I want to learn more about hardware design, and the best way to learn something is to do it.
I've started work on a new project to create an easy-to-use hardware input platform. The project, codenamed Palawan, allows you to make contraptions that show up wirelessly as a keyboard, joystick, or mouse. All with no software to write and no hardware to solder. Unless you want to, of course.
Palawan is built around an NXP Kinetis KW01 CPU with a 48 MHz ARM Cortex M0+ and a sub-GHz wireless radio in it. This sets it apart from other projects in two ways: first in that it's wireless, and second in that it doesn't operate in the crowded 2.4 GHz band. This part is the same one used by the Orchard project, and used by bunnie in his Burning Man badge. A software stack exists already, which should make bringup easier.
The name Palawan continues the Kosagi tradition of naming projects after metro stops in Singapore. Palawan stop is on the Sentosa beach tram, and is a spot with fun beach activities. Likewise, the Palawan project aims to be one involving fun. It emulates a joystick, keyboard, or mouse, and can be used to play games, or to generally do something interesting and fun with the computer to which it's connected.
One large drawback with the MW01 CPU is the lack of USB hardware. This wasn't an issue for any previous projects, but with Palawan we want zero setup plug-and-play, which means we'll need USB support. Arduino runs a software USB stack on a 12 MHz controller, so with four times the horsepower and many times more RAM we should be able to do the same on our chip. I am not yet familiar with the subtleties of the protocol, but writing a bit-banged implementation is a good way to familiarize oneself with the gory details of both the protocol and hardware.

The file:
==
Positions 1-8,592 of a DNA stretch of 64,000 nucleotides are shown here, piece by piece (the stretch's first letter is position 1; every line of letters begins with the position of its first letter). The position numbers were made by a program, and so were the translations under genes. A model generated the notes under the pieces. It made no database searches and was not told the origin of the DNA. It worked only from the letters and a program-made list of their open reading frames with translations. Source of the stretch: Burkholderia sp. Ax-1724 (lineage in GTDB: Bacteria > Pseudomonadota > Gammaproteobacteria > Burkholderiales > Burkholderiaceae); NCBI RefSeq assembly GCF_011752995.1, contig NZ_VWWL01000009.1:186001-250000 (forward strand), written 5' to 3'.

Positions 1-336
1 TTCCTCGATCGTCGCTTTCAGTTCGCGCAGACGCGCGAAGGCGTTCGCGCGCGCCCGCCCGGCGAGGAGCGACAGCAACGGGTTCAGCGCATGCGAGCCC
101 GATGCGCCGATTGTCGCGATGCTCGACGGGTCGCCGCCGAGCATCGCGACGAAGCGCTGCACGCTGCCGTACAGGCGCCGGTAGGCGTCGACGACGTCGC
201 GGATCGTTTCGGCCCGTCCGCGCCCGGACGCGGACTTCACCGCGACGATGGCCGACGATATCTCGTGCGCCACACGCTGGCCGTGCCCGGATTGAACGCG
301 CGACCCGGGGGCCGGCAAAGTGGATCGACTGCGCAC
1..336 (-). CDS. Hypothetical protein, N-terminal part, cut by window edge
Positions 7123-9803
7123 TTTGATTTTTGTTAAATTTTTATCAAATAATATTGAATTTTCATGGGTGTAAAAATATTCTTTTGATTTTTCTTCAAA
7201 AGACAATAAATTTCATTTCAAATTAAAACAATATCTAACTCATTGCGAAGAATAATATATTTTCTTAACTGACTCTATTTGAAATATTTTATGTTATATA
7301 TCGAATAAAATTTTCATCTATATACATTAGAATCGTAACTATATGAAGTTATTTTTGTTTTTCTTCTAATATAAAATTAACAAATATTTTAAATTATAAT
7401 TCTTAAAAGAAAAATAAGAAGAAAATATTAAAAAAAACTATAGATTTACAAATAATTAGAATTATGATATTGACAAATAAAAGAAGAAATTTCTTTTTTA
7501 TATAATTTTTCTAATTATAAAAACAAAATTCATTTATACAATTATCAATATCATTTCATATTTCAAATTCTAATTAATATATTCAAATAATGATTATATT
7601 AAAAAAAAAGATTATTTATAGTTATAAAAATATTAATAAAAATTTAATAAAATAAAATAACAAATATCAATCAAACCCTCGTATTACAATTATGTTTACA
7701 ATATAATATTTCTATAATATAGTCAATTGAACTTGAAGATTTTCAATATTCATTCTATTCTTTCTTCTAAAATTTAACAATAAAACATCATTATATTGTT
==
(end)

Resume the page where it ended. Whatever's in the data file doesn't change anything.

There will be two variants of the board. One that runs off 5V and connects via USB. This will be known as the Rx board, as it receives input from the controller device and relays it to the computer. The other board will be known as the Tx board, as it processes button presses and movements, and transmits data wirelessly to the USB stick. The Tx board will run off a pair of AA (or AAA) batteries. These boards will share the same core and analog design, but will differ in their power supplies and digital interfaces.
Software has bugs, and so it's very important to be able to update devices in the field. These boards will be programmed and developed using the on chip debugging features, but it's asking way too much to have users connect SWD cables in order to update the software. Therefore, a bootloader will need to be created to make updates easier. To make software management easier, the firmware image will be the same on both the Tx and Rx boards. The Rx boards will be upgradeable over USB. The Tx boards will include their version number in the protocol announcement, and if it doesn't match they will reboot and update from the Rx board wirelessly.
The Rx board will appear as a USB HID-class device, meaning there are no drivers to develop or install.
The Tx board will have through-hole 0.1" header points for soldering, but will also have areas for attaching alligator clips.
Future posts will detail various stages of development, beginning with part selection and schematic capture. I'll follow with PCB layout, antenna selection, assembly, board bringup, USB stack creation, and more. At this point, this is still a work-in-progress, so the end has yet to be written. Let's enjoy the ride.